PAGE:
Join us for an info session with Folger Shakespeare Library Director Michael Witmore.
There will be Esselon Coffee and cider donuts.
Learn more about the new Amherst Folger Humanities Fellowship which provides one Amherst College graduate* with nine months of professional development experience at two world-class institutions—the Folger Shakespeare Library and the Dumbarton Oaks Research Library and Collection. Designed to support career exploration in the humanities, applicants can pursue hands-on work in curation and exhibit preparation, research and publication, collection development or conservation, marketing and communication, or education and public outreach initiatives.
The fellowship term runs from September 2020 through May 2021 and includes a $23,000 stipend, and optional health insurance; free housing in Washington, D.C., at Dumbarton Oaks for the term of the fellowship; and discounted access to arts and culture institutions across Washington, D.C.
To view full details visit: https://amherst.joinhandshake.com/jobs/3160749/share_preview
or email Carla Costa at firstname.lastname@example.org.
*Only current Amherst College seniors or alumni graduating between December 2018 and May 2020 will be eligible to apply.
Join us for the Emily Dickinson Poetry Discussion Group. This month’s facilitator is Bruce M. Penniman, and the topic is "Who’s Who in the Dickinson Lexicon?"
What do Queen Elizabeth, Captain Kidd, William Tell and Sappho have in common? Give up? They are all named in Emily Dickinson poems! We know that Dickinson populated her verse with flora and fauna, but what people did she choose to include—and why? In this session, we will look at the complete list of historical figures mentioned in Dickinson’s poetry (not including biblical or literary characters, family members and friends) and discuss several poems in which some of them serve as metaphors or analogies.
The Emily Dickinson Museum’s Poetry Discussion Group meets monthly, September through May, for lively conversation about Emily Dickinson’s poetry and letters. Participants should proceed directly to the Library and do not need to stop at the Museum. While no RSVP is required, participants are invited to email email@example.com to receive a list of poems for discussion.
What is the Business and Finance Program?
Have you ever wondered what it means to have a career in finance, consulting, general business or entrepreneurship? Whether you are a first-year student, a sophomore or a junior now exploring new opportunities, this is a great way to learn, discover, and decide if finance, consulting, business, or entrepreneurship is something you want to pursue.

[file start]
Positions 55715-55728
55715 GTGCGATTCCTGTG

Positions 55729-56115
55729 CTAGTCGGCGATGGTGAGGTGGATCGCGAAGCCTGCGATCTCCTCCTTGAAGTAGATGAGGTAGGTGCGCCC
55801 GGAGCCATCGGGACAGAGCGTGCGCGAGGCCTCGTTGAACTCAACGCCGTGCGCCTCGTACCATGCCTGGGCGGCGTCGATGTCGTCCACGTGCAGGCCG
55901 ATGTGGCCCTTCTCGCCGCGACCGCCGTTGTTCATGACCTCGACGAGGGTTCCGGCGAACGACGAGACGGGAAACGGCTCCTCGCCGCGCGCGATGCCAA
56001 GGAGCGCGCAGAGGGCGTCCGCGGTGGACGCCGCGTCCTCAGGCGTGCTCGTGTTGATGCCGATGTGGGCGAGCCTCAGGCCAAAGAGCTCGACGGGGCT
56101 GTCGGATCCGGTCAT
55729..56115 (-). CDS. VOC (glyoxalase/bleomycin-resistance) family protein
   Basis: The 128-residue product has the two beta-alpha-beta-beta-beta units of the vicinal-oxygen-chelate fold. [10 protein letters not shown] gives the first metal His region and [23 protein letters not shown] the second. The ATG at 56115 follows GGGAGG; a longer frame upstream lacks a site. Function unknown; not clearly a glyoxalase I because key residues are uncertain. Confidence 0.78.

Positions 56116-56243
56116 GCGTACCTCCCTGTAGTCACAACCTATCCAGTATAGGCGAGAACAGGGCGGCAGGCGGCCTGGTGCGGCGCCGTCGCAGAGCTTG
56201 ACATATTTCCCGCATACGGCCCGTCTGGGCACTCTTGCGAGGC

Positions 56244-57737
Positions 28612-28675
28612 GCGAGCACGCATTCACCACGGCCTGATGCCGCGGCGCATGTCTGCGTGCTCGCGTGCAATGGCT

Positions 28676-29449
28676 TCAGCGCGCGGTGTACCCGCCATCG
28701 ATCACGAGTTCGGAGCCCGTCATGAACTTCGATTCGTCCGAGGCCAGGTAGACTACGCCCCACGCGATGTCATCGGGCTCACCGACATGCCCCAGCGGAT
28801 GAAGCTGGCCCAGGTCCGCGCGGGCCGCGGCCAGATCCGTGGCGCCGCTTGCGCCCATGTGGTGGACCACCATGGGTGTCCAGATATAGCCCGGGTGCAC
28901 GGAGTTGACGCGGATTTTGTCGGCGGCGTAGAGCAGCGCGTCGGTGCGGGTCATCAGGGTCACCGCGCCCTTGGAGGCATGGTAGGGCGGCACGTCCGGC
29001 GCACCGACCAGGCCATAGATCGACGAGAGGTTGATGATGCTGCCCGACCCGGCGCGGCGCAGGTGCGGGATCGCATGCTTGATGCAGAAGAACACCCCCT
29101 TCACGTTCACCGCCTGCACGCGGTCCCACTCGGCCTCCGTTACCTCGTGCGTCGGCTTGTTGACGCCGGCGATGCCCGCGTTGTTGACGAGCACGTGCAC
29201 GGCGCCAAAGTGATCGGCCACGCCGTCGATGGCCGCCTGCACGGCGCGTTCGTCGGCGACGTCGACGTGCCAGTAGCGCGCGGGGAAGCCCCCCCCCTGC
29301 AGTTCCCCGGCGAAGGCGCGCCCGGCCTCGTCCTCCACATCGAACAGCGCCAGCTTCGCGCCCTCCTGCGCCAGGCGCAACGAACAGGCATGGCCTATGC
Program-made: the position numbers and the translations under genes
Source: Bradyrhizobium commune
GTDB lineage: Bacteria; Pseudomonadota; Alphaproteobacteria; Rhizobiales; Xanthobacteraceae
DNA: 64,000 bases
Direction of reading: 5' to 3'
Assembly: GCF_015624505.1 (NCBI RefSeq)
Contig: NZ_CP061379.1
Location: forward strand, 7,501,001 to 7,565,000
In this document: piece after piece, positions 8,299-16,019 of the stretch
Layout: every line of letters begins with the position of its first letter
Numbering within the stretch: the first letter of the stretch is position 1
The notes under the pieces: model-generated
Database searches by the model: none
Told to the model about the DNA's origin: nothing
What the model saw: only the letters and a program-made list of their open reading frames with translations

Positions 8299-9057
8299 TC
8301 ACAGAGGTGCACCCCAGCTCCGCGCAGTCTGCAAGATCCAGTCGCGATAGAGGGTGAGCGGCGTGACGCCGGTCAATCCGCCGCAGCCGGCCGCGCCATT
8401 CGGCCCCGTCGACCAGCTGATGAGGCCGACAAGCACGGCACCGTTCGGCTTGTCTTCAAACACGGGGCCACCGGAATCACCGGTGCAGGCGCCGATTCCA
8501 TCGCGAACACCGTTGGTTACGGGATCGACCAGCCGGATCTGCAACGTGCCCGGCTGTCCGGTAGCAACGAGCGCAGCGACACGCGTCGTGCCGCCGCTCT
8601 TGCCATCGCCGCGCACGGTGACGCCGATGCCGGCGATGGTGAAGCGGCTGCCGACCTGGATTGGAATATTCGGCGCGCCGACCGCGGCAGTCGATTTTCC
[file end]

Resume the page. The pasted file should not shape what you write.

The Loeb Center offers industry specific initiatives to help students explore and plan for careers in industry-specific areas. The Business and Finance Program was established in 2015 to help students explore and prepare for careers in the financial services industry, consulting or general business. We are also programming to help those considering starting their own companies, investing in start-ups, or just gaining an innovative mindset.
The information session will be led by Stephanie Hockman, the Program Director. She will talk about the career exploration and planning workshops included in the Business and Finance Program, the experiential learning opportunities, and how best to take advantage of student interns and advising appointments. As recruiting for internships and full-time positions start early in business and finance, it is NEVER TOO EARLY to start the exploration process. Don’t miss out this opportunity to hear more about the program how the Loeb Center can help you explore and prepare for careers in finance, consulting, general business, and entrepreneurship.
There are multiple opportunities to hear about the Business and Finance Program. You only need to attend one. We hope to see you at one of the following information sessions:
Tuesday, Oct. 8, 7 p.m., Paino Lecture Hall
Friday, Oct. 18, 4 p.m., Loeb Center Events Room
Tuesday, Oct. 22, 11 a.m., Loeb Center Events Room
Thursday, Oct. 24, 7:30 p.m. Paino Lecture Hall
Paul Lewis is internationally regarded as one of the leading musicians of his generation. His cycles of core piano works by Beethoven and Schubert have received unanimous critical and public acclaim worldwide, and consolidated his reputation as one of the world’s foremost interpreters of the Central European classical repertoire. He returns to Buckley to perform on the Hamburg Steinway D that he helped select for the Amherst music department. He will perform works by Haydn, Brahms and Beethoven.
“There are many prized recordings of the Beethoven sonatas from past masters and current artists. But if I had to recommend a single complete set, I would suggest Mr. Lewis’s distinguished recordings.” —Anthony Tommasini, The New York Times
Joseph Haydn: Piano Sonata in E Minor, Hob XVI: 34
Brahms: Three Intermezzi, Op. 117
Beethoven: 33 Variations in C on a Waltz by Diabelli, Op. 120
Single ticket prices:
General Public: $28
Senior Citizens (65+) and Amherst College Employees: $22
Students with valid ID: $12